It’s also worth noting he’s a REDx Talks speaker, having shared his story with a packed house (while sporting his chef’s apron at that). At his REDx Talk, he shared with the audience about the importance of food identity and how First Nations family gather and eat.

Charitable opportunities always remain a priority for Chartrand, reminding us that success is not just dependent upon credentials and experience. He’s participated in events for charities such as Kids with Cancer and Make-A-Wish and taught cooking classes to Native youth in the community. Chartrand also volunteers and helps out at the Zebra Protection Centre, an organization which offers 24-hour crisis response and intervention for children at risk for abuse, most often sexual abuse. This holiday, Chartrand plans on cooking Turkey dinners for five-hundred people in his community, along with some keynote speaking.

Chartrand keeps himself humble, despite meeting many famous chefs and people in his career. When asked if there was a chef he admired most, he admitted that he admires the styles of chefs. “It takes a lot for me to get overdrawn.”

Midway through the conversation, I thought of how most chefs are pretty serious all the time. When asked when he’s happiest at work, Chartrand admitted he’s happiest when he cooks small intimate dinners for people. In his downtime, you can find Chartrand cruising around on his motorcycle. “I have a Harley so I like to ride my motorcycle. Gets my mind clear.”

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Another thing Chartrand does for fun is to travel and eat at restaurants. So far, Chartrand has crisscrossed the whole continent of North America, having cooked (and ate) in Okanagan, Vancouver, Calgary, Toronto and New York. He admits to being a “culinary destination” traveler, traveling to places and trying out restaurants he’s been dying to try. “I love to travel and eat at restaurants. My travel is always going to be food destinations”. One more reason why Chartrand travels is so he can get a feel for different kitchens and familiarize himself with various cooking environments. He tells me that he’s set to travel to Japan and San Francisco, and return to New York to cook next year. When asked if there’s a type of regional food, cuisine or ingredient that stuck out to him from his travels, his answer is earthy ingredients. “Bear, salal berries, reindeer moss, birch, etc.” Currently, Chartrand’s cuisine of the moment is indigenous and Canadian. He is, however, capable of producing French, Mediterranean and Asian of many kinds. He tells me his must-have ingredients at any given time are dandelion honey, haskap berries, Freekeh, Farro, dry-aged meat, and bison.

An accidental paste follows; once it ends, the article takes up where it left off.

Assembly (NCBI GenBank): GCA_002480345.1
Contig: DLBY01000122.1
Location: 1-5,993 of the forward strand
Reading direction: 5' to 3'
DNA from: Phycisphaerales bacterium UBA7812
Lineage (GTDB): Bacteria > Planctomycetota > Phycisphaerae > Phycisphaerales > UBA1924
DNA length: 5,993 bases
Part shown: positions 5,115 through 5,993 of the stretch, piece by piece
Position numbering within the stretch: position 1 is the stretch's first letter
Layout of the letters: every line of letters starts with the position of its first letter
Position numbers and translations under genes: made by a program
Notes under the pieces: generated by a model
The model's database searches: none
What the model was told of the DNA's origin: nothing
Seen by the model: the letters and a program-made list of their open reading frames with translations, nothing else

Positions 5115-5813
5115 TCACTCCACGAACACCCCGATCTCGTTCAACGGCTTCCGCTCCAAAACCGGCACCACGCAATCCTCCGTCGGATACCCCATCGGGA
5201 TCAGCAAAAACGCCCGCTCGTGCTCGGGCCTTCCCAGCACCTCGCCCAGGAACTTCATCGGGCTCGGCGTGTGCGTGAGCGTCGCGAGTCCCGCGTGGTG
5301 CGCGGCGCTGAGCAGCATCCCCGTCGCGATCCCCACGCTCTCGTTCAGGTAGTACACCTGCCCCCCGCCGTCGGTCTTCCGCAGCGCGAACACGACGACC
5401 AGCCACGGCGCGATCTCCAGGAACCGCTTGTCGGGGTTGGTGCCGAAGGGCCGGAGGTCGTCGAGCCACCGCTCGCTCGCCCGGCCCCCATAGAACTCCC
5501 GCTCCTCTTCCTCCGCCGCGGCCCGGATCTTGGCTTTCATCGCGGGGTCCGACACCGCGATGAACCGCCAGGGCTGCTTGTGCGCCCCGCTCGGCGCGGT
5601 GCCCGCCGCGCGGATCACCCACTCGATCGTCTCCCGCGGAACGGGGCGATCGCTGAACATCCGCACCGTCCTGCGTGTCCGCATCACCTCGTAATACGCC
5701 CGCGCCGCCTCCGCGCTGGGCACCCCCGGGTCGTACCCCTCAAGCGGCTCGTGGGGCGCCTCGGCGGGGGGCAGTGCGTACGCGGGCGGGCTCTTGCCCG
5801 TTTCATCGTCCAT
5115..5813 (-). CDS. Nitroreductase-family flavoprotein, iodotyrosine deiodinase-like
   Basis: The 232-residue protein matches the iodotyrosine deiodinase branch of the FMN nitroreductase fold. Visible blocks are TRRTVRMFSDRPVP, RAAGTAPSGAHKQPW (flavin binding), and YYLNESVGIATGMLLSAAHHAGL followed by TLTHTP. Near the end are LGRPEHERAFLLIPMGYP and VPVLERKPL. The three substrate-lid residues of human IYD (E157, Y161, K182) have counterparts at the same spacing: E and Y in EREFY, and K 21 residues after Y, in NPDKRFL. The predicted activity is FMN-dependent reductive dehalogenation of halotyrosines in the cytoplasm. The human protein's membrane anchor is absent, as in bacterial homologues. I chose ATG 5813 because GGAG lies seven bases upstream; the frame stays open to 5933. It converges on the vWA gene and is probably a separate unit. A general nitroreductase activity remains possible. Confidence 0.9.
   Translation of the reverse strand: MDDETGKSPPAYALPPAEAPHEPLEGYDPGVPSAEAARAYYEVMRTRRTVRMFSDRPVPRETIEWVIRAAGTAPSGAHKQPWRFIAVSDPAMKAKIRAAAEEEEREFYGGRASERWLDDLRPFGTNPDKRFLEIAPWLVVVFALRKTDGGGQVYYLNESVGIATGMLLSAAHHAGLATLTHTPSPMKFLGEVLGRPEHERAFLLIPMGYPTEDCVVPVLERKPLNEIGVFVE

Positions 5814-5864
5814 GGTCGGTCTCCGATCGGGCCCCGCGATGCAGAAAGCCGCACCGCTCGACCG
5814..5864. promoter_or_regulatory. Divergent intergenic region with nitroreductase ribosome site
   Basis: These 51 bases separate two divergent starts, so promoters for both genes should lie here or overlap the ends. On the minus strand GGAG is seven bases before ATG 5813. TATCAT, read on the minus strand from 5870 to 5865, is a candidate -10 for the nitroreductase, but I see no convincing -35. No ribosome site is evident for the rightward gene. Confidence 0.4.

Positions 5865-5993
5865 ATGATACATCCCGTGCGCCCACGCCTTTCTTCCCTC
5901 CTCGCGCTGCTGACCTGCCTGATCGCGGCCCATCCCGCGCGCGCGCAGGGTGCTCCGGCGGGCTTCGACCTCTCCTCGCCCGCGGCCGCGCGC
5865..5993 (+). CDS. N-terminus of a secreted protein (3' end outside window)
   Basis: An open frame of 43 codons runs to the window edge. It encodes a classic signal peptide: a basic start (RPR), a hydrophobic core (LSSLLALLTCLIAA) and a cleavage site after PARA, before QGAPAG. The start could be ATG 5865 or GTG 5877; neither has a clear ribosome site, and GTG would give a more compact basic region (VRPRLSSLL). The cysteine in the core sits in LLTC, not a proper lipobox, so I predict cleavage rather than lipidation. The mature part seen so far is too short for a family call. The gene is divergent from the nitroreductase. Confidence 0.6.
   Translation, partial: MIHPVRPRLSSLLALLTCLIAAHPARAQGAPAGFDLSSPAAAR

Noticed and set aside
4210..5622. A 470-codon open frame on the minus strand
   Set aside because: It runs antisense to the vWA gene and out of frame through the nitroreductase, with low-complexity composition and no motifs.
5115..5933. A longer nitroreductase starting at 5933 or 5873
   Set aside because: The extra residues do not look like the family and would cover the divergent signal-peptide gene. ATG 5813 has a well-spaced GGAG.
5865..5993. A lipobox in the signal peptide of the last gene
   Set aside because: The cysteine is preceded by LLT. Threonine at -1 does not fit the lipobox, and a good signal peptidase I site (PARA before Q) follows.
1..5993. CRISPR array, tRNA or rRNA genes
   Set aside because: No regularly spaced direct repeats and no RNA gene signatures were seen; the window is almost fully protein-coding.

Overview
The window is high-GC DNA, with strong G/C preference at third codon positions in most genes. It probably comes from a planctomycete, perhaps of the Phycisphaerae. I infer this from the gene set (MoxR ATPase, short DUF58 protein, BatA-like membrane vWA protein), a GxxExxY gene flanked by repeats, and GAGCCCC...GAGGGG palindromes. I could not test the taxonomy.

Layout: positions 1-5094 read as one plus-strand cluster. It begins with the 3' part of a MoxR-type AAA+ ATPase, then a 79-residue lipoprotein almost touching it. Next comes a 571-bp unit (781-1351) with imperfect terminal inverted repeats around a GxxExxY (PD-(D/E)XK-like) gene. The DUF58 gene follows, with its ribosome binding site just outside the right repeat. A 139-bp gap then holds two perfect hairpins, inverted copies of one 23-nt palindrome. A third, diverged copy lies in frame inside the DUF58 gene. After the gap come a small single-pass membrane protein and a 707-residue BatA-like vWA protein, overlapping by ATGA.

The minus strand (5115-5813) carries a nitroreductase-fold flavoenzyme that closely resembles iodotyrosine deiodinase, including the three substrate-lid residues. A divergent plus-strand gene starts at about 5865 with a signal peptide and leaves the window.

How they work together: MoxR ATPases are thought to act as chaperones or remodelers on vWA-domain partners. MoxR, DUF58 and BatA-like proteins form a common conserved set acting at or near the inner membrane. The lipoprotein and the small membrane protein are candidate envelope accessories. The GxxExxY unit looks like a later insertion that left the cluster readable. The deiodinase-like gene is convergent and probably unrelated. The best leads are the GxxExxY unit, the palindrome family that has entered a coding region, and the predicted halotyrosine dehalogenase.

You can always find Chartrand hunting and fishing during his off time, which still happens to be a strong passion of his. He tells me that he’s planning on visiting home sometime this month to hunt and fish.

I recall an article that I had read, about how fellow Indigenous chef and food activist Karlos Baca (Diné/Tewa/Nuche) rejects the term ‘chef’ due to its French-European derivation. Chartrand admits he appreciates it. “I appreciate the word ‘chef’ just for the respect of how long it takes to actually become one,” he explains. “Also, European food is a big part of our country’s roots and multi-culturalism. I don’t look at the negatives of something that doesn’t hurt anyone.

As mentioned in the beginning, Chartrand’s other passion is to teach about indigenous cooking, especially to the youth. Keywords he shares with them is indigenous cooking is all about truly respecting your food and ingredients, some of which he learned from his adoptive father. “Using every bit of the animal and the building blocks of how to become a responsible chef, to have food reverence.”

The next few months look to be super busy for Chartrand. He’s representing Edmonton in the said Gold Medal Plates competition in February. He’s cooking for Edible Canada in Vancouver and opening a new restaurant called ‘SC’. He’s also in the middle of working on a cookbook called ‘MARROW – Progressive Indigenous Cuisine’. “It’s basically a book about my family, my life, my friends, my travels. Heavy story-driven. Short clips of inspiration” he explains of the cookbook. Soon, we’ll probably see Chartrand have his own vibrant cooking show on TV. He says that he’s currently working on a deal with the APTN network of Canada for a possible cooking show and documentary.

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For Chartrand, it’s not about getting on TV or the fame. His goal is to promote the idea and purpose of indigenous cuisine and simply relay the message of the spirituality of food he’s learned to the culinary world and beyond. “Aboriginal cuisine is a big part of the food and beverage world. Food changes who we are.” Chartrand perfectly explained that hunting and fishing, from finding your food to hunting and preparing it, enables you to have more respect for food. “How indigenous is hunting. We have a massive responsibility to take those traditions and carry them on.” Chartrand adds that cooking with fresh ingredients in the kitchen is vital. He says a lot of the ingredients and products he uses in his restaurant are fresh farm ingredients.

It’s exciting for me to sit down and chat with an indigenous chef who’s on the forefront of the re-emergence of indigenous cuisine. So far, Chartrand’s challenges aren’t bad. “My goal is to learn about as many indigenous nations as I can. Their culture, protocol, ceremonies, and of course, the culture of their foods.” Chartrand says that indigenous people aren’t the only ones excited to see their food and culture marry together. It’s also non-indigenous people. “Food is culture, food is medicine, food is who we are.”